In the following videos I discuss my PATH TO WELLNESS. It is an intentional path to which I am consciously attending to in relation to physical, emotional, psychological, mental and spiritual health. As someone who was diagnosed with Stage 3 breast Cancer in 2012, I have learned many healing modalities and practices that have contributed to my overall wellness. I share these along with my knowledge of Five Element Theory (Chinese Medicine) and engaging Qi (life force) for the purpose of clearing and nurturing the energetic meridians that flow through our bodies. I am currently focusing on the LUNG meridian as I have been having some difficulty breathing.
Though my symptoms are mild and may be attributed to a cold or allergies, I am taking all precautionary and proactive measures to ensure my health remains strong.
LESSON PLAN – PATH
Please remember to cite the lesson plan if you use it for a more public venue by attributing the material to: Cristina Santamaría Graff, eduspirit.org. Thanks!
I never thought that in creating the Home-Teaching Blogs that I would be documenting my own recovery from this illness (I’m not sure exactly what I have been overcoming). This week I thought I’d be engaging with my family in family-centered lessons around the theme “PATH.” Instead, I have been through different stages of healing/wellness. In this video, I am sharing my personal experience of getting better. I am only sharing this experience in the hope that it may assist others who are feeling similar symptoms. I believe in the power of healing and intention and share practices that are working for me as a potential pathway to health for you, your loved ones, your friends, and others.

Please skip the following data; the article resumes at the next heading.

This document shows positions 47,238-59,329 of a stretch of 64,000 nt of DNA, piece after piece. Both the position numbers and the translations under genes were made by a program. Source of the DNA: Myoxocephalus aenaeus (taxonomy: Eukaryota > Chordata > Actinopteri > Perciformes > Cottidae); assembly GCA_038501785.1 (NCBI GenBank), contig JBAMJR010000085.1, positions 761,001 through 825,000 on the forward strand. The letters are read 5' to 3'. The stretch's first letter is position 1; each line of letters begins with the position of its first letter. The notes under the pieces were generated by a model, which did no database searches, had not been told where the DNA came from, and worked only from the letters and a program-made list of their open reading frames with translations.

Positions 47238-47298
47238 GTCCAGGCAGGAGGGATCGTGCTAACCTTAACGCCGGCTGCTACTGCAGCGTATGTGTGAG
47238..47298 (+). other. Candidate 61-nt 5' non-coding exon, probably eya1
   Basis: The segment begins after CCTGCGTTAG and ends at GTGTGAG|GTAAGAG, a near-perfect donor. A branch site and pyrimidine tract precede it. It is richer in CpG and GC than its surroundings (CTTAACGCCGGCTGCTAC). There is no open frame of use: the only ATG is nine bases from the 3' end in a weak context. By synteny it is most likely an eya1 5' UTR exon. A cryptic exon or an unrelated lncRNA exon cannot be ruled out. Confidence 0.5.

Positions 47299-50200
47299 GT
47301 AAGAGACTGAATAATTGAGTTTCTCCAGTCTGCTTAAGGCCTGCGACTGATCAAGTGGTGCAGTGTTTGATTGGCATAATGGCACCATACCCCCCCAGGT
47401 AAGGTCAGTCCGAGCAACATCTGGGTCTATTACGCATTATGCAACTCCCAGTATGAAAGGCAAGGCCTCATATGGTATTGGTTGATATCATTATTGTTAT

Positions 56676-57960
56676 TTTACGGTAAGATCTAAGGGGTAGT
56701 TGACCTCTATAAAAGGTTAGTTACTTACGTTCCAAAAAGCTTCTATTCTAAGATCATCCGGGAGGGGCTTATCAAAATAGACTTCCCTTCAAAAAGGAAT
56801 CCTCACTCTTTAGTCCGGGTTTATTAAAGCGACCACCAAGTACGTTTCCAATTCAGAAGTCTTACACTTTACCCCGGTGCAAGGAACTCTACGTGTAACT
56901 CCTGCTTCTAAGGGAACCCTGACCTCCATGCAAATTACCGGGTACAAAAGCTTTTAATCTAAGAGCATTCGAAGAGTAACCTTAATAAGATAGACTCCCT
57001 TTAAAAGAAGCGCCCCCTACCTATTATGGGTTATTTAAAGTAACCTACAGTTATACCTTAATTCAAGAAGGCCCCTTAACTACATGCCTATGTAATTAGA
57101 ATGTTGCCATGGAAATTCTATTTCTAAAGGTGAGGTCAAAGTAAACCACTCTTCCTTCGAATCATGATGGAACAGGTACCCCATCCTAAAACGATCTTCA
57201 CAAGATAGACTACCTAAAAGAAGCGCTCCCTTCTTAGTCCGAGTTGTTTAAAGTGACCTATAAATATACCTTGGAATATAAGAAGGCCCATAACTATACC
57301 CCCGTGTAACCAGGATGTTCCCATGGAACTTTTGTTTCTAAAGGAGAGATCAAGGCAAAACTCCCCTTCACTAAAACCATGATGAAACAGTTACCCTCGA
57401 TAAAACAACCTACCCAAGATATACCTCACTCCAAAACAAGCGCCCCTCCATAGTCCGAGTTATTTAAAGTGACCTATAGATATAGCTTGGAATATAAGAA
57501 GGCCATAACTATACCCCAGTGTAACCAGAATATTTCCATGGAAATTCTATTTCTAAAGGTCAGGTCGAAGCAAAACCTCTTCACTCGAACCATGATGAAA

This video below is only housed here on eduspirit.org
We decided to begin the pre-lesson with a FIRE Ceremony for the purpose of bringing healing to our Earth and all her inhabitants during this time. This is a very intimate snapshot of how we, as a family, gather together in sacred, intentional ceremony. We ask that you enter this space with respect, an open mind and heart, and with healing intention. Thank you.
PLEASE ALLOW VIDEO TO UPLOAD… IT MAY TAKE A COUPLE OF MINUTES. It’s an embedded video, so if you are accessing it from your phone, make sure you wait a minute or two. It should come up after a couple of tries.
Here, as a family, we engage in a fire ceremony that we share with all of you so that you can see how elegantly and beautifully simple it can be. Healing occurs with intention. When there is a gathering of individuals intent upon the healing of the Earth and its people, a powerful synergy occurs. I intentionally only name Fire as the element of warmth, comfort and healing as a way to create an openness for all to witness and to feel invited. This is a sacred space that we share with you for the purpose of assisting you during these times. By actively engaging in the practice of healing, we are, in essence, doing something. Many times, it is by action that we feel we are contributing to the overall good. This is something we (you) can do. It is purposeful action with the goal of bringing healing to ourselves and to every human being who is in need of warmth, comfort and healing. We hope this brings you a sense of connectedness and purpose.
Excerpt from Indigenous Fire Stewardship by Frank K. Lake and Amy Cardinal Christianson (2019):
“Indigenous peoples believe they have a responsibility passed down from their Creator to be stewards of the land. In relation to wildland fire – physical, mental, emotional, and spiritual health are tied to the health of the Earth. Many Indigenous cultures cannot be resilient without a healthy landscape to exercise cultural fire-related practices on” (p. 3).